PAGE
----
updated 2/17/2005 7:43:31 PM ET 2005-02-18T00:43:31

An FBI informant who was set to be the star prosecution witness in a terrorism trial until he set himself ablaze outside the White House took the stand for the defense Thursday, saying he had sought $5 million for having led prosecutors to a Yemeni sheik he says gave Osama bin Laden money, arms and fighters.

“I deserve that,” Mohamed Alanssi said through an Arabic-English interpreter. “After I chase the terrorist and I bring him here to America I deserve even $10 million.”

Alanssi quickly laid out some of the government’s most serious allegations against Sheik Mohammed Ali Hassan al-Moayad, who is charged with supporting al-Qaida and Hamas and with conspiring to fund and attempting to fund the terrorist groups.

“He told me he gave bin Laden more than $20 million” before the Sept. 11, 2001, attacks, Alanssi told jurors in federal court. “He told me he helps al-Qaida with money and arms and he send mujahedeen to Chechnya and Afghanistan.”

Star witness’ act changed prosecutors’ case
Alanssi was the sole source of some of the government’s most dramatic claims about al-Moayad, among them that the sheik said he personally handed $20 million to bin Laden.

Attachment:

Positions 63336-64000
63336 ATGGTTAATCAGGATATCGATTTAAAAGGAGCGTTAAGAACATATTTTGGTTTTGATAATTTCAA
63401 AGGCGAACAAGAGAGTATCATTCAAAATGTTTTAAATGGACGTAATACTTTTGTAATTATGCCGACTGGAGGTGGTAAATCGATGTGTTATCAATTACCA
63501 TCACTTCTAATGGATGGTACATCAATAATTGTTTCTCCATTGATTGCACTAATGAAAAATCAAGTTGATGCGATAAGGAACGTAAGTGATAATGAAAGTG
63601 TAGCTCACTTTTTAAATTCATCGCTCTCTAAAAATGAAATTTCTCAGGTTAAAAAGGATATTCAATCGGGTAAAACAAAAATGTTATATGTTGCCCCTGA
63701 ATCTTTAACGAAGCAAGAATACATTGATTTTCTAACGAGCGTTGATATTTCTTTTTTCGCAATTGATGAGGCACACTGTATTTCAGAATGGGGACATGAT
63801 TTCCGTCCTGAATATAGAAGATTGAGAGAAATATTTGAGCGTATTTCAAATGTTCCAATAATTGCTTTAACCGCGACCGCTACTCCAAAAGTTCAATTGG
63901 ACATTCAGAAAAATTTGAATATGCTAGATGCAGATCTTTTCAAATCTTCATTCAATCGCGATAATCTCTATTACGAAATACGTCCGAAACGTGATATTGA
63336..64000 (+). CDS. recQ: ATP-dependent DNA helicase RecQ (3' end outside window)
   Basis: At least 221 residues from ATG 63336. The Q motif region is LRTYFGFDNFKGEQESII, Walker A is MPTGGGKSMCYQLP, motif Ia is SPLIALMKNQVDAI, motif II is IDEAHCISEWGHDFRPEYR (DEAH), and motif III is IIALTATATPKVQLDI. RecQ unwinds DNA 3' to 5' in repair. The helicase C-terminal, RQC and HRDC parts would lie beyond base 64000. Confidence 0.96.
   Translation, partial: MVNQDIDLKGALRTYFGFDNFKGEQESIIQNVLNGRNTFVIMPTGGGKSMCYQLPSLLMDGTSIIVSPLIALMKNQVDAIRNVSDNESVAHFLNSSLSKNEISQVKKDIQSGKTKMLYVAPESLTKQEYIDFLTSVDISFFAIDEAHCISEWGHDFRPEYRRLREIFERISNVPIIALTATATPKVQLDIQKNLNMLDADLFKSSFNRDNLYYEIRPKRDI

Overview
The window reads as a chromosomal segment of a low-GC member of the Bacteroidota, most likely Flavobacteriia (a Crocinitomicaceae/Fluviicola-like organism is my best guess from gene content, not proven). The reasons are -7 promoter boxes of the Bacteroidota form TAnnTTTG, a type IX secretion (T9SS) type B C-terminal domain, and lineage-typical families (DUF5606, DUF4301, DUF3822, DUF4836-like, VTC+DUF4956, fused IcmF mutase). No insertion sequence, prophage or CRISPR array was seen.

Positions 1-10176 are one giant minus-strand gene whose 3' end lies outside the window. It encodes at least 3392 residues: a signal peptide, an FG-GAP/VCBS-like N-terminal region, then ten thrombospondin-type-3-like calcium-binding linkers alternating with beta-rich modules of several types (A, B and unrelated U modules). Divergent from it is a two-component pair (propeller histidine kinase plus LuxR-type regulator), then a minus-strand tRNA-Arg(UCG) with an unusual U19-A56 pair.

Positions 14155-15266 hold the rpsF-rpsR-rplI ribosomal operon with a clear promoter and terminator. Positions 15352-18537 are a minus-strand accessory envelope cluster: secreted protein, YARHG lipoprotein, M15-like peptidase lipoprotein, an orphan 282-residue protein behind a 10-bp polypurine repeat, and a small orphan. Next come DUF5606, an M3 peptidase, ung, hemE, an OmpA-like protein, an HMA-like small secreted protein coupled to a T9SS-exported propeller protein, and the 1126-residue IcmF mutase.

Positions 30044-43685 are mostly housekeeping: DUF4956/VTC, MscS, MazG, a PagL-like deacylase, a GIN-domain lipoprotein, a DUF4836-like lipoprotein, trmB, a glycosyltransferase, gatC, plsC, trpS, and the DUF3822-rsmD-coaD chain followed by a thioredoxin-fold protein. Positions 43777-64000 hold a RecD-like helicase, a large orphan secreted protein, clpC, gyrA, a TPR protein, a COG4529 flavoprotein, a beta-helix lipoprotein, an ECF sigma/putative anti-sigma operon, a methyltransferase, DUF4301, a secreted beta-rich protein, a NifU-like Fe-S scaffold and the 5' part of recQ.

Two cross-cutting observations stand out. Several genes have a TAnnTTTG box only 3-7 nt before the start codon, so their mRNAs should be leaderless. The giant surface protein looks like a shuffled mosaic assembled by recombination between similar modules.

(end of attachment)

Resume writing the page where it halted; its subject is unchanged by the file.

Alanssi was dropped from the government’s witness list after he set his clothing on fire in front of the White House in November to protest what he called the FBI’s failure to make good on its promises of wealth and U.S. citizenship.

Without Alanssi, who was burned over a third of his body, the government relied more heavily on surveillance tapes, and the case began to center almost entirely on the Hamas allegations.

By calling Alanssi as a hostile witness, defense lawyers were taking a gamble. They hoped to damage his credibility and blunt the damage from the tapes, which were secretly recorded over four days in a Frankfurt, Germany, hotel.

Donations to Hamas, al-Qaida alleged
Alanssi allegedly lured al-Moayad and his assistant, co-defendant Mohammed Mohsen Yahya Zayed, to Germany by posing as the fixer for another informant who wanted to donate $2.5 million to Hamas and al-Qaida.

The tapes show al-Moayad and Zayed apparently promising to help the informants donate the money, with a 10 percent commission for the defendants’ Yemeni charities. Jurors also saw al-Moayad and Zayed on the tapes discussing code words for ammunition and weapons and condemning Americans and Jews.

Al-Moayad and Zayed were arrested and extradited to the United States.

Al-Moayad could be sentenced to 60 years in prison if convicted of all charges. Zayed, who is accused of conspiring to fund and attempting to fund Hamas and al-Qaida, could serve three decades if convicted.

Alanssi said he had gone to work for the government because of his horror at the 2001 terrorist attacks.

“It was my duty to cooperate with the American government against the terrorists that I know,” Alanssi said. “That’s my duty.”

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